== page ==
The Jazz Network hosts on KSJE include (L-R) Dave Schwan, Neil Tesser,
John Hill and Dee Alexander.
Dave Schwan was born and raised in Northwest Indiana very near Chicago, Dave Schwan has been around music all of his life. Thanks to musical family members, Dave was exposed to jazz as early as age five and never looked back. While playing and performing music on an amateur level, Dave has had a life-long fascination with the history of jazz, American music and its contributions to the world. Dave believes that jazz is a true art form and agrees with Duke Ellington’s dictum: “If it sounds good, it is good.” He has worked as a broadcast journalist and program host for nearly 40 years and has been associated with Chicago’s WFMT-FM since 2010. In addition to music, travel is one of his main interests and that has taken him to all 50 U.S. states, Europe and Peru. Along with taking in the history of these places, Dave has always made a point to seek out their musical culture as well, something that never fails to enhance a journey anywhere in the world.
GRAMMY® Award-winning journalist Neil Tesser has reviewed, reported on, and broadcast jazz in Chicago for 40 years. He previously hosted nightly jazz programs at NPR station WBEZ-FM Chicago (1980-1996) and WNIB-FM (1974-1976). From 2001-2005 he hosted the evening-drive program “Miles Ahead” on the AM dial, and from 2005-08 he co-hosted and produced the jazz commentary program “Listen Here!” syndicated on some 100 stations. He was the first winner of the Jazz Journalists Association’s “Willis Conover Award” for excellence in broadcasting, and in 2015 he received the Lifetime Achievement Award from that organization.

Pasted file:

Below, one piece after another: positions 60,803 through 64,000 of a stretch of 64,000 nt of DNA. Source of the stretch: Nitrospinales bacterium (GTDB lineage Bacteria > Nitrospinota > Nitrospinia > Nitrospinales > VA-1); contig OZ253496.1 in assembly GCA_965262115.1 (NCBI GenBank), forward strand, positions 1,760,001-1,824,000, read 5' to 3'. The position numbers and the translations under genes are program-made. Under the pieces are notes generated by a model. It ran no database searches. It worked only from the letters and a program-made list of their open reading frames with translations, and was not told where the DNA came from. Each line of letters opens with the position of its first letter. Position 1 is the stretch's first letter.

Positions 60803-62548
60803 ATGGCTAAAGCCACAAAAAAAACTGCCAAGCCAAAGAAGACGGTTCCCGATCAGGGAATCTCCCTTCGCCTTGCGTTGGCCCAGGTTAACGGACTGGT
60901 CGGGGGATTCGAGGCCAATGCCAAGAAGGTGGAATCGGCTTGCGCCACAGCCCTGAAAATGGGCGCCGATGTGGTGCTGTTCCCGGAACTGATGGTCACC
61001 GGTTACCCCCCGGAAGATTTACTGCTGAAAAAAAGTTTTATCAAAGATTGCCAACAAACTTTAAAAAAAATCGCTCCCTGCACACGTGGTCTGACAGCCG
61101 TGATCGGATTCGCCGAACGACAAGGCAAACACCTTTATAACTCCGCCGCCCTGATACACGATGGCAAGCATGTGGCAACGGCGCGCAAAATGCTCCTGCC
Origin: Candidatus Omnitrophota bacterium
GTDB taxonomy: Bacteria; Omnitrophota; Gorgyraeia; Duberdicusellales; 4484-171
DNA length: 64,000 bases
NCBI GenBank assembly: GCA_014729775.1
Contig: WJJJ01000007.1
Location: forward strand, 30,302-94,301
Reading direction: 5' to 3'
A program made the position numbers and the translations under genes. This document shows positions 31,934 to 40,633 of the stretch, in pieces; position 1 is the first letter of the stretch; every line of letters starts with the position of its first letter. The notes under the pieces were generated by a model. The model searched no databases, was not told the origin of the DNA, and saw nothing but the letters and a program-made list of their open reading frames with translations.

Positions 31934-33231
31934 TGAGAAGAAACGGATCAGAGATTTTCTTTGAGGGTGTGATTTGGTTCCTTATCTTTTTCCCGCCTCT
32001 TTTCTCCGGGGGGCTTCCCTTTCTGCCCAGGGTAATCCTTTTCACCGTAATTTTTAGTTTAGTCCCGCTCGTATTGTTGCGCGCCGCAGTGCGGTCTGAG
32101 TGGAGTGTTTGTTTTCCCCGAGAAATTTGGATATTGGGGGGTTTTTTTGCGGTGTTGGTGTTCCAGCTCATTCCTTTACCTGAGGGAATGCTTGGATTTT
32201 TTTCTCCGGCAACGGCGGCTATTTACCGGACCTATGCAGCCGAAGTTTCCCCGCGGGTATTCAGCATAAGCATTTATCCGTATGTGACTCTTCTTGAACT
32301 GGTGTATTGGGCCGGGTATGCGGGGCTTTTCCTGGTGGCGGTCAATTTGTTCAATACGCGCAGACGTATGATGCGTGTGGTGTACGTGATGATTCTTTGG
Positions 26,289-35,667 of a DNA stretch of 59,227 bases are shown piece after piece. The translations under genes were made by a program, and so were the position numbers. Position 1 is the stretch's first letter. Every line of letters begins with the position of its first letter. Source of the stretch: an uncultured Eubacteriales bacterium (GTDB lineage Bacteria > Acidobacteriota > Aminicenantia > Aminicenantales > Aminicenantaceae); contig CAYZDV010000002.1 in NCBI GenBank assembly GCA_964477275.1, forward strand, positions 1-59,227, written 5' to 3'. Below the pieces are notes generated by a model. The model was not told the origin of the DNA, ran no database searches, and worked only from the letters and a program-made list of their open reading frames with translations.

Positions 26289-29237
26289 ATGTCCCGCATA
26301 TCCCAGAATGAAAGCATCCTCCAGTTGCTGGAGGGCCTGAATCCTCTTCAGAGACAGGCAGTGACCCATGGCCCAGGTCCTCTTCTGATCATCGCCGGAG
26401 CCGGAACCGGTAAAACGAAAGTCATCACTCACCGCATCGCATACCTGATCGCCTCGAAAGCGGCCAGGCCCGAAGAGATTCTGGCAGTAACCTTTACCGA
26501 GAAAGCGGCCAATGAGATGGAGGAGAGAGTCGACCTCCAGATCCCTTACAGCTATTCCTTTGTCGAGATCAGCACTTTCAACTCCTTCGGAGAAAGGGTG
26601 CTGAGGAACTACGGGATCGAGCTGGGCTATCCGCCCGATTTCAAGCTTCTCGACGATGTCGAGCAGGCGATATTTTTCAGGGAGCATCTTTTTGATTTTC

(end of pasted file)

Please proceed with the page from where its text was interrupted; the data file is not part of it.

Tesser has authored liner notes for more than 400 albums, receiving an ASCAP Deems Taylor Award and, in 2013, the GRAMMY for his notes to John Coltrane’s Afro-Blue Impressions. Author of The Playboy Guide to Jazz (Plume Books), he has contributed chapters to the anthologies Jazz: The First Century (Morrow, 2000), The Oxford Companion To Jazz (Oxford, 2000), and Discover Jazz (2011), and he edited Learning To Listen, the autobiography of famed vibraphonist Gary Burton (Berklee Press, 2013). Jazz writer for the Chicago READER from 1973-2008, he the first jazz reviewer for USA Today and Playboy Magazine’s jazz critic from 1991-2002. He has also served as a monthly columnist for Jazziz Magazine and jazz critic for the Chicago Sun-Times, and his articles have appeared in The New York Times, Rolling Stone, Downbeat, and other magazines, as well as the web sites Examiner.com and Chicagomusic.org.
Tesser is a board member of the Jazz Institute of Chicago and a charter member of the programming committee for the Chicago Jazz Festival; he is also active in the National Academy of Recording Arts and Sciences (the GRAMMYs), serving on several national committees and as Vice Chair of that organization’s Board of Trustees during its 50th anniversary celebration.
As a Jazz radio host, producer, Program or Music Director for commercial and public Jazz radio stations, Chicago native John Hill has gained over 35 years of Jazz radio experience.
His broadcast career started in Nashville, Tennessee, at Fisk University where he was instrumental in putting their Jazz-formatted radio station on the air. Afterward he served Detroit’s WJZZ as a staff announcer and Music Director for nearly a decade.
John’s next opportunity brought him back home to Chicago, programming the popular Jazz and Gospel formatted WBEE radio in suburban Harvey, IL, serving Chicago’s south-side.
Currently employed at Northern Illinois University’s News and Blues-formatted WNIJ, John feels extremely fortunate to reprise the relationship with Jazz he describes as a “calling.”
“Ever since, out of sheer curiosity, I bought an Ahmad Jamal LP from a neighborhood grocery store rack and discovered Jazz art, or maybe it was first hearing Nancy Wilson during one of [legendary Chicago Jazz radio announcer] Daddy-O Daylie’s shows…when the opportunity came to play this great music on the radio, it was really like the fulfillment of a dream. So now, joining the Jazz Network is both a privilege and a real pleasure.”